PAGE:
To be a person of faith, to have an adequate basis for our awe and worship, we’ve got to think BIG when we think of God. Our God is beyond what our brains can hold or hope to handle. Our God is a God of really big numbers! Think big, not small! Our God is a BIG God and we need a big faith to even begin to think of God in appreciable proportions. But there have always been some who want to contain God within a smaller, more confined space and time.
To put God’s grandeur in context, let’s consider how big the universe as God’s handiwork, is that’s been made by our Creator God. The Psalmist says God laid out the universe by the span of God’s fingers. Before our telescopic view of the universe was widened through the Hubble telescope, it was generally understood that based on the estimates of the world’s population, there were two galaxies for everyone alive. That may sound simplistic but toss alongside that number that in round numbers each galaxy harbors at least 100 billion suns.
But since the Hubble was unleashed in 1990 with its all-knowing eye, we’ve had to revise those numbers. It appears from all this research there are nine galaxies for every person – the result of calculating there are 80 billion galaxies (each on the average holding 100 billion suns).
But that’s not all. In the information gathered by Hubble we’ve also had to tinker with the age of the universe estimating the stars are not 12 but 13 billion years old and that the Earth was formed about 4.5 billion years ago with life appearing at least 2.5 billion years ago. In our galaxy alone, the one we affectionately call the Milky Way, there are estimates that range between 200 and 400 billion suns and the width of the Milky Way is estimated to be 100,000 light years across. For a sense of depth, understand the Milky Way’s an orbiting disc, and as such it’s about 3,000 light years in depth.
To unpack what that means, remember that a light-year is the distance light travels in a vacuum in one year’s time. To measure this distance we take the speed of light and calculate how far it would travel in a year’s time. From that calculation if we figure it right, light pops across the universe 6 trillion miles in a year. Now, you do the math as to how big the Milky Way really is to be 100,000 light years across. Then consider the Milky Way is merely one galaxy out of 80 billion galaxies even if it’s considered twice as big as the average galaxy. Annie Dillard’s tongue-in-cheek observation about such immense numbers is to think “these astronomers are nickel-and-diming us to death.”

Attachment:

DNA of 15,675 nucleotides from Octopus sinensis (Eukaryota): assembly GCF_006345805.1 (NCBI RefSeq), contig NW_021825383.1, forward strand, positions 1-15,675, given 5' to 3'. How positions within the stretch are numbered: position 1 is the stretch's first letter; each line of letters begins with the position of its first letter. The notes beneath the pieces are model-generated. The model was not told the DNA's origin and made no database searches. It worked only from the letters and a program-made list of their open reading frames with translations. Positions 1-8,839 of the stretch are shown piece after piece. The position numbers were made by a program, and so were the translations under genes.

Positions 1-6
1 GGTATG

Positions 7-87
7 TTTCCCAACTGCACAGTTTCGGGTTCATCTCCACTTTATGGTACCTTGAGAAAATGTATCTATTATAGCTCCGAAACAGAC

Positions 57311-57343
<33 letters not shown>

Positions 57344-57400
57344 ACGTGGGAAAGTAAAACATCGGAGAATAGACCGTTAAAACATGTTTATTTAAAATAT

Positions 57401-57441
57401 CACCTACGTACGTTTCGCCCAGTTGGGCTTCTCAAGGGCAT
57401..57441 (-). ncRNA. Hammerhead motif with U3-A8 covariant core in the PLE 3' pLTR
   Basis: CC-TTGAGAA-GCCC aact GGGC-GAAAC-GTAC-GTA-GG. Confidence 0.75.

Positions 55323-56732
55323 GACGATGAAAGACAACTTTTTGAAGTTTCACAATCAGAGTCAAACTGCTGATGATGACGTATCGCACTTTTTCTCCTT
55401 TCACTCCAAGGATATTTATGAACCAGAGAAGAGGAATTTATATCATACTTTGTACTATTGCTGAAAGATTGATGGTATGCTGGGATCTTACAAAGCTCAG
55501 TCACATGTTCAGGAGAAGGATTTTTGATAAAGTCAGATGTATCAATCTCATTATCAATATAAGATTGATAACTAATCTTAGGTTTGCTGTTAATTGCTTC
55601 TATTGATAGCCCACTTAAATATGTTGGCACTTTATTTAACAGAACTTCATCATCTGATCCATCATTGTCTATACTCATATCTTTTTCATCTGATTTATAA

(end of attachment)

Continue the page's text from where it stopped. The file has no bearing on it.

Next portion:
This becomes the language and mathematics of the stargazers who look up into the night sky and wonder in awe, “When I look into the heavens, the work of your fingers, the moon and the stars that you have established: What are human beings that you are mindful of them, mortals that you care for them?” (Psalm 8:3-4 NRSV).
We must push the boundaries of faith to see that the God of creation cannot be contained in a small-minded faith that can be contained in small numbers. Such parsing of the numbers diminishes God. God is no magician waving a magic wand of the moment creating an ancient world instantaneously. God has been at the universe’s beginning and has been involved in the tiniest of details throughout time that is nearly immeasurable. It takes a deep-rooted faith to see God working slowly, imperceptibly, creating and recreating the world over long spans of time.